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A Beginners Guide to Flower Gardening: How to Get Started

Do you dream of having a flower garden of your own but feel overwhelmed by the thought of starting one? This guide to flower gardening for beginners will show you everything you need to start a garden and how to maintain it to get the best results.

If you’re a beginner gardener and not sure how to begin the process of starting a garden, you’re not alone. I was in your shoes when we first bought our house almost 12 years ago. I started slowly, took baby steps, and am still learning new things about gardening daily!

I’m sharing some simple beginning flower gardening tips in this guide. From choosing the right location and preparing the soil to selecting the right plants to grow and how to maintain them, I’ve got you covered.

As a new gardener, this beginner’s flower garden guide will help you gain the confidence to grow healthy plants while enjoying the entire process. And yes…garden therapy is a thing!

Beginners flower garden: black-eyed Susans, daisies, and coneflowers in front of greenhouse

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I’m a self-taught hobby gardener, not a Master Gardener. Everything I share with you on my blog is my personal opinion and things that have worked for me.

cut flower garden

One of the most important things for beginner gardeners is determining the best outdoor space for a first-time flower garden. Here are some factors to consider when looking for the perfect garden space.

  • Most plants need full sun to grow, so choose an area with six or more hours of sunlight daily. Observe your yard throughout the day to determine which space receives full sun vs. partial or full shade.
  • Choose a location with well-draining soil and avoid planting in low-lying areas that flood during heavy rains.
  • Ensure the space you pick has access to a water source or easy access to a water hose.
  • Pick a relatively flat spot for your garden if possible.
  • Start with a small garden to ensure your space can accommodate the size of the plan you are creating. You can always expand gradually as you become a more experienced gardener.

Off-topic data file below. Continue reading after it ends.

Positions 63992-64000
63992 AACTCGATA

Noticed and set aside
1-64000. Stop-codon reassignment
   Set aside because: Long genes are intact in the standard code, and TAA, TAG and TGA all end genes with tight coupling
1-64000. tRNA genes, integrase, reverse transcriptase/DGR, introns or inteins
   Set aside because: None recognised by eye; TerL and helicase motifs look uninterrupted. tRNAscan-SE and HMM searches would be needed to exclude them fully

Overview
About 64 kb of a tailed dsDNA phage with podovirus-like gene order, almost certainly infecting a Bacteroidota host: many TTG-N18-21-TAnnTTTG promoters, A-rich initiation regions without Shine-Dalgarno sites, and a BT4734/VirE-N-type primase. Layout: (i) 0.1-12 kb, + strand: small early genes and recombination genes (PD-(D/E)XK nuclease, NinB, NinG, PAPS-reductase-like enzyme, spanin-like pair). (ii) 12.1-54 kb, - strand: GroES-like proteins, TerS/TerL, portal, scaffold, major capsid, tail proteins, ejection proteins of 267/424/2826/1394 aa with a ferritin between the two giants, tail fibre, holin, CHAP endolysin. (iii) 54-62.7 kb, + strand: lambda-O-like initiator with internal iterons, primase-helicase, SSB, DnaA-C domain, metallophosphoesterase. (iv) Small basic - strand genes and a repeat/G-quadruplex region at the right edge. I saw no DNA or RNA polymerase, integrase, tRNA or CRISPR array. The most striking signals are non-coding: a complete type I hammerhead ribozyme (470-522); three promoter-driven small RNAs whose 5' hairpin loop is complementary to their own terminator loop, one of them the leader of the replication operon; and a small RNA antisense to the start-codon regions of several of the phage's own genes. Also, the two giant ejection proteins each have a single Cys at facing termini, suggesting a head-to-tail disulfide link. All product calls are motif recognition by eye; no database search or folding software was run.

Once you have found the perfect spot for your garden, it’s time to prepare the soil for planting.

mulch in raised bed

Good garden soil is essential for the health of your plants. Soil preparation will make all the difference in the world when planting a flower garden.

Preparing your soil might seem like a daunting task, but it’s an essential step in starting a successful garden. By preparing your soil from the start, you’re setting your plants up for success and creating the perfect environment where they will thrive.

1 – Remove any weeds, rocks, debris, and sod from your new garden area.

2 – Loosen up the soil by aerating and breaking up any large clumps, and turn over the soil using a garden fork or a tiller for larger spaces. This process helps give your plants better root growth by allowing water and oxygen to penetrate deeper into the soil.

3 – Perform a soil test to check the nutrient and pH levels before planting anything in your new garden space. This will give you a better understanding of how your soil will perform and what amendments are needed to be added to the ground.

There are soil test options available. You can learn more about how to test your soil HERE.


You can also hire a local garden resource center to test your soil conditions or go through your county cooperative extension office.

4 – For healthy soil, add amendments or organic matter to your garden soil, such as compost or leaf litter. This will improve the soil quality and help retain moisture.

5 – Level out the surface for planting with a rake or hoe.

Now you’re ready to start choosing the different plants to grow in your new garden.

Beginners flower garden: sweet peas in front of the greenhouse